Danny Gokey - My Best Days
By: Matt Bjorke
Coming into American Idol’s eighth season (2009), Danny Gokey was basically a blank-slate. While he had been a youth pastor who occasionally sang in church, he didn’t really have any secular genre that felt like ‘home.’ From the moment that I heard him sing on Idol, I knew there were only two places for his talent to go after he finished his tenure on the talent contest. Danny could choose to return to his gospel roots and record a Christian record or he could go the secular route and sign a record deal with a country music label. After finishing third behind Kris Allen and Adam Lambert, Danny Gokey chose to go the secular route and quickly secured a recording deal with 19 Entertainment’s partner Sony Music.
Recording under the RCA imprint, Danny actually has chosen to record songs that straddle the CCM and country lines and while many of the songs have tasty melodies, it is the lyrics that draw the listener in. While the CCM-ish production from Mark Bright might be a cause for concern among traditionalist or even country-pop fans, it’s not as if this is unexpected from the widower who was inspired to try out for Idol as a tribute to his departed wife Sohpia. The record kicks off with the optimistic “My Best Days Are Ahead Of Me,” the song from which My Best Days obviously comes from. The single, which is in the lower 30s on the chart the week of the album’s release, might be the perfect bridge into Danny’s version of country music as he sings lyrics about being ‘old enough to look back on past mistakes, young enough to still follow dreams,’ and wise enough that even though things may have gone the wrong way in the past, that his best days are still in front of him and not behind him. It’s an optimistic viewpoint and one that aligns nicely with Gokey’s proclaimed ‘positive message’ music mantra. Kara DioGuardi co-wrote “I Still Believe” with songwriter Busbee and it seems as if it were written explicitly for Gokey himself as it finds Gokey singing about his belief in God despite all some evidence to the contrary. Even if not released to mainstream country radio, the soulful crooner might find himself with a CCM or inspirational country chart hit, something that can also be said about the nice spiritual track from Lady Antebellum’s Charles Kelley and Dave Haywood and top songwriter Tom Douglas, “It’s Only.”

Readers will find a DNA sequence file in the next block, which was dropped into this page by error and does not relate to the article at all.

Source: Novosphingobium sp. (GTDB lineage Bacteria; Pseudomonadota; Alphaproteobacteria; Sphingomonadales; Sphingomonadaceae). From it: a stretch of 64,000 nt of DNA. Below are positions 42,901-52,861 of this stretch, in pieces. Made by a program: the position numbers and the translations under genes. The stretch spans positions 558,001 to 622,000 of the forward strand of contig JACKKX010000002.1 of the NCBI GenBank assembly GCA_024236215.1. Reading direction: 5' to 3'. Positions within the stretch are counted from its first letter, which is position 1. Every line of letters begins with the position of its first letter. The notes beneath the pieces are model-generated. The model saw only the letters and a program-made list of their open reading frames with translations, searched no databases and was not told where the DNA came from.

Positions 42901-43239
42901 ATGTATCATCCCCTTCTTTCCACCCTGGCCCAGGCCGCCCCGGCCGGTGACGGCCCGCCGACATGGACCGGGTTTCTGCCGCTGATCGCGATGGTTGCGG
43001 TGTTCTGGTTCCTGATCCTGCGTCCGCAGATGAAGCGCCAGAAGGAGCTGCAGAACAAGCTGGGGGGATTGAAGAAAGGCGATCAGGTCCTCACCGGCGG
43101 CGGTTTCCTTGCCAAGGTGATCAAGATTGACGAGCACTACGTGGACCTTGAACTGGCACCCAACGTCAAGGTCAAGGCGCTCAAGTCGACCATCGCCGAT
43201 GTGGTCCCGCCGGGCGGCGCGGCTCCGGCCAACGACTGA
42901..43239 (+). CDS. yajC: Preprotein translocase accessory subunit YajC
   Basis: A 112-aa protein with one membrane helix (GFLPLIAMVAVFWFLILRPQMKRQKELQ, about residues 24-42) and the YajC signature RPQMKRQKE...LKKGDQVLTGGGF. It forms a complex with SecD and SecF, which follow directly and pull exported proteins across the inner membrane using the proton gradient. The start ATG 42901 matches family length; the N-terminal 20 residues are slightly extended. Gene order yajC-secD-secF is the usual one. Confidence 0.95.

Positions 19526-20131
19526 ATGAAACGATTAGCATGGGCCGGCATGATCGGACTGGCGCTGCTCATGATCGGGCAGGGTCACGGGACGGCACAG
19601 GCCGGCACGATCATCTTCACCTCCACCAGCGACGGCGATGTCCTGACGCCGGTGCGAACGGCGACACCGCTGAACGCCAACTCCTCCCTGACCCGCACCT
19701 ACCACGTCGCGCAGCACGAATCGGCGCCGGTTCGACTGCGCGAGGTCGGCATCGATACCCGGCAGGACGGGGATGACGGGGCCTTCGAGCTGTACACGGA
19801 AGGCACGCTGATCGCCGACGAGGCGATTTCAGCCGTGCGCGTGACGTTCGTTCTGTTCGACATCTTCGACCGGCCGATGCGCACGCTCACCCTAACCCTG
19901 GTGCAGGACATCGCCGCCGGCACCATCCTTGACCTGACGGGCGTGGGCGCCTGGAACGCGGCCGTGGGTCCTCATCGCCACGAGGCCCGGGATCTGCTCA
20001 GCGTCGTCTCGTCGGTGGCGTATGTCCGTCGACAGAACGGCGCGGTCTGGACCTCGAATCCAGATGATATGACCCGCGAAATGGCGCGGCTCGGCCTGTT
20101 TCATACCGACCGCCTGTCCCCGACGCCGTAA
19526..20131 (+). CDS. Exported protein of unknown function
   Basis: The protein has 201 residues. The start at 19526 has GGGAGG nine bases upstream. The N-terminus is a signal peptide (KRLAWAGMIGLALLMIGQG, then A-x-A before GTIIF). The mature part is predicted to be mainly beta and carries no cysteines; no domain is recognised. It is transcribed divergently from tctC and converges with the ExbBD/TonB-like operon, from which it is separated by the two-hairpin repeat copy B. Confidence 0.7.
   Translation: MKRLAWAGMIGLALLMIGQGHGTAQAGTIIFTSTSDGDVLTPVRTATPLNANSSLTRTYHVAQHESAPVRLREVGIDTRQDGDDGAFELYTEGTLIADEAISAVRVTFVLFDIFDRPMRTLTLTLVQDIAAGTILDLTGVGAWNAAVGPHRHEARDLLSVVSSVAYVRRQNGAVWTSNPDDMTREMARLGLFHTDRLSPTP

While primarily a mid-tempo contemporary country music affair, there are a couple of tracks on the record where Danny Gokey’s pliable voice is able to soar and one of those is the funky Billy Simon, Jimmy Lee Sloas and Ron Hemby co-write. “Get Away.” It’s a bluesy track about a man who is finally at his wits end so he decides that he’s gotta get away from what is causing him to be in a rut. Another song that fits the up-tempo mantra from Gokey is “Like It’s A Bad Thing.” While the lyrics might be a little ‘cliché filled,’ the songs melody perfectly accentuates the song. “Crazy On Ya” is another ‘tempo’ song that helps guide the album along.
There are a couple of songs that feel like they’re the touchstones of the album (outside the title track) and they are the Jeffrey Steele and Marv Green co-write “Tiny Life,” and the final two tracks on the album, “Be Somebody” and “I Will Not Say Goodbye.” The first song recalls the pace of “What Hurts The Most” lyrically with a relaxed melody that seems to get better and better with each successive listen. There’s a nice guitar solo (by Tom Bukovac) on the track while “Be Somebody” comes from bluesy country artist Joanna Cotten, Texas artist Adam Hood and hit songwriter Greg Barnhill. The song is a funky, bluesy slice of uptempo country pop (a banjo guides the way) but the lyrics really do tell a story about the nature of humans to want to be ‘somebody.’ The last track on the album is also the most obvious song that references the loss of Danny Gokey’s wife. Lari White, Chuck Cannon and Vicky McGeehee co-wrote the song and it also is the most ‘passionate’ sounding track on the record.
In the end what every artist’s career comes down to is the strength of the songs they sing. They not only have to believe the songs they are singing but it also helps to have somewhat lived them. On My Best Days it sure feels like Danny Gokey has gotten himself a strong set of songs that find him in strong voice. Yes, this record straddles the line between CCM and Contemporary country music but that doesn’t make it a bad record. In fact, it’s what makes My Best Days a good record and the exact record I expected him to make after watching him do so well on American Idol.